As to plaintiff A.B. Medical Services PLLC's remaining claims, defendant failed to show a triable issue of fact since its denial of claim form dated June 10, 2003 is incompletely filled out and is, thus, insufficient to assert a defense. "A proper denial of claim must include the information called for in the prescribed denial of claim form{**13 Misc 3d at 28} (see 11 NYCRR 65-3.4 [c] [11]) and must 'promptly apprise the claimant with a high degree of specificity of the ground or grounds on which the disclaimer is predicated' . . . Moreover, '[a] timely denial alone does not avoid preclusion where said denial is factually insufficient, conclusory, vague or otherwise involves a defense which has no merit as a matter of law' (Amaze Med. Supply v Allstate Ins. Co., 3 Misc 3d 43, 44 [2004])" (Nyack Hosp. v State Farm Mut. Auto. Ins. Co., 11 AD3d 664, 664-665 [2004]).

Furthermore, although plaintiff D.A.V. Chiropractic P.C. contends that it is entitled to summary judgment in the principal sum of $1,586.44, a review of the claim forms annexed to its moving papers as exhibit E indicates that said plaintiff is only entitled to $370.70 since the mailing receipts annexed to establish its mailing of its other three claims list the provider as A.B. Medical Services PLLC. Accordingly, upon the record presented, there has been an insufficient showing that D.A.V. Chiropractic P.C. mailed said three claims to defendant. As noted above, defendant's June 2003 denial of claim form is insufficient and, therefore, does not raise a triable issue of fact or rebut plaintiff's prima facie showing as to its $370.70 claim (see Nyack Hosp., 11 AD3d at 664).

In view of the foregoing, plaintiff A.B. Medical Services PLLC is awarded summary judgment in the principal sum of $8,682.82 and plaintiff D.A.V. Chiropractic P.C. is awarded partial summary judgment in the principal sum of $370.70, and the matter is remanded to the court below for entry of judgment and the calculation of statutory interest and attorney's fees thereon pursuant to Insurance Law § 5106 (a) and the regulations promulgated thereunder, and for all further proceedings on the remaining claims.

Inasmuch as Lvov Acupuncture P.C. is not an aggrieved party, the appeal as taken by it is dismissed (see CPLR 5511).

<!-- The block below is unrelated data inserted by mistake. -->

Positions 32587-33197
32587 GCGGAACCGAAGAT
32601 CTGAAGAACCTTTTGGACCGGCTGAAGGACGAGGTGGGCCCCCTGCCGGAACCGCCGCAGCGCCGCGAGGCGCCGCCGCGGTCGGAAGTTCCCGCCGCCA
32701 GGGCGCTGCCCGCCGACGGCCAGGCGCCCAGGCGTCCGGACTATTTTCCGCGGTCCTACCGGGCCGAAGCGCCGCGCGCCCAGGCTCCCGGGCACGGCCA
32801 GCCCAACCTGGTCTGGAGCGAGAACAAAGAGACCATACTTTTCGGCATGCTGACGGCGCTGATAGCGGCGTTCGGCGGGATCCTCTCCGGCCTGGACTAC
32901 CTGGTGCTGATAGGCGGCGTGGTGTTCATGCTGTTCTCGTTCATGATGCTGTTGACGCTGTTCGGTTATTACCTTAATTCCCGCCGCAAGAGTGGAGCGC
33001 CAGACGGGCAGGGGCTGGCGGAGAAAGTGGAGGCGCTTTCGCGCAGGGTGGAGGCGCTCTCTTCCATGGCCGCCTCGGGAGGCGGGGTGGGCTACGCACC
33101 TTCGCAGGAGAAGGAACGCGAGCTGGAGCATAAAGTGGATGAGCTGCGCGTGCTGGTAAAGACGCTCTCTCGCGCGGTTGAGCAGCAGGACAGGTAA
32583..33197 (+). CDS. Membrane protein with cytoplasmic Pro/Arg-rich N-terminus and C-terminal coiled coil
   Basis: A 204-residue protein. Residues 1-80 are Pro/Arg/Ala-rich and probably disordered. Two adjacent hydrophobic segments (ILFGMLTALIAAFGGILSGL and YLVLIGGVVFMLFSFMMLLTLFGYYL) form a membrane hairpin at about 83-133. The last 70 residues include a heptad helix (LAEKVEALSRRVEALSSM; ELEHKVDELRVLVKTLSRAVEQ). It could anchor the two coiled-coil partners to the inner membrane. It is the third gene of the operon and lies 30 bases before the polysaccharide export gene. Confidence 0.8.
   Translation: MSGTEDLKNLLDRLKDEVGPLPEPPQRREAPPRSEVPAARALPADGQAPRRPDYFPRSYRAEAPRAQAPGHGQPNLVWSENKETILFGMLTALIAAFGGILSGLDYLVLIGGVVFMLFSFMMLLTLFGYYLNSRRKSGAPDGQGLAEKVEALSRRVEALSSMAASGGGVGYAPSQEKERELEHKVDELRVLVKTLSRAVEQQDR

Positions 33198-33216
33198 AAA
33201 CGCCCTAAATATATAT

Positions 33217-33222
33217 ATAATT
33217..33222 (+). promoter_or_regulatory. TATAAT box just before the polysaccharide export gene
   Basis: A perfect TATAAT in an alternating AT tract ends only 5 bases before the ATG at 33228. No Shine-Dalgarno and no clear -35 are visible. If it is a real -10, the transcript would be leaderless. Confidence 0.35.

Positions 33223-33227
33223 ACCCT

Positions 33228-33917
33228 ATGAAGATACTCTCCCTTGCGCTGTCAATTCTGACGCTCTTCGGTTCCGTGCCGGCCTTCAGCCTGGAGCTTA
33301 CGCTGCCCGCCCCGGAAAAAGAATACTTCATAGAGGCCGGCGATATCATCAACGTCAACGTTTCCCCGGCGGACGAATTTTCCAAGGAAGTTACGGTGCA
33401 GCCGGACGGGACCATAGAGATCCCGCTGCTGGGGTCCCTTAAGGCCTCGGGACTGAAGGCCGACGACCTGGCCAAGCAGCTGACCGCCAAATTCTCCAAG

Golia, J., dissents in part and concurs in part, and votes to affirm the order in the following memorandum:

At the outset, I concur with the majority in the dismissal of the appeal as taken by plaintiff Lvov Acupuncture P.C. As regards the claim of A.B. Medical Services PLLC and D.A.V. Chiropractic P.C., I find that plaintiffs are required, at the very least, to submit proof of a properly executed assignment. Here, plaintiffs A.B. Medical and D.A.V. Chiropractic failed to do so. Consequently, I respectfully dissent and vote to affirm.{**13 Misc 3d at 29}

The insurance regulations provide, in relevant part, that a health care provider must submit to the insurer "a properly executed assignment" on one of the following forms: (1) the prescribed verification of treatment by the attending physician or other provider of service form (NYS Form NF-3); (2) the prescribed verification of hospital treatment form (NYS Form NF-4), or the prescribed hospital facility form (NYS Form NF-5); or (3) the prescribed no-fault assignment of benefits form (NYS Form NF-AOB) (see 11 NYCRR 65-3.11 [b] [2]; see also A.B. Med. Servs. PLLC v Nationwide Mut. Ins. Co., 6 Misc 3d 70, 71 [App Term, 2d & 11th Jud Dists 2004]). The plain language of the regulations clearly mandate submission of a properly executed assignment, and since the No-Fault Law is in derogation of the common law, its regulations must be strictly construed (see Presbyterian Hosp. in City of N.Y. v Atlanta Cas. Co., 210 AD2d 210, 211 [1994]).

In my view, the submissions of A.B. Medical and D.A.V. Chiropractic fail, on their face, to demonstrate a properly executed assignment. As the court below correctly noted, the forms submitted by these plaintiffs appear to be copies of a single assignment form which was signed by the assignor in blank. Plaintiffs' names were inserted thereafter on copies of the original form. Under these circumstances, it cannot be said that plaintiffs A.B. Medical and D.A.V. Chiropractic presented evidence of a properly executed assignment as required under the insurance regulations. Accordingly, plaintiffs' motion for summary judgment was properly denied.

Pesce, P. J., and Weston Patterson, J., concur.

Golia, J., dissents in part and concurs in part in a separate memorandum.

20060726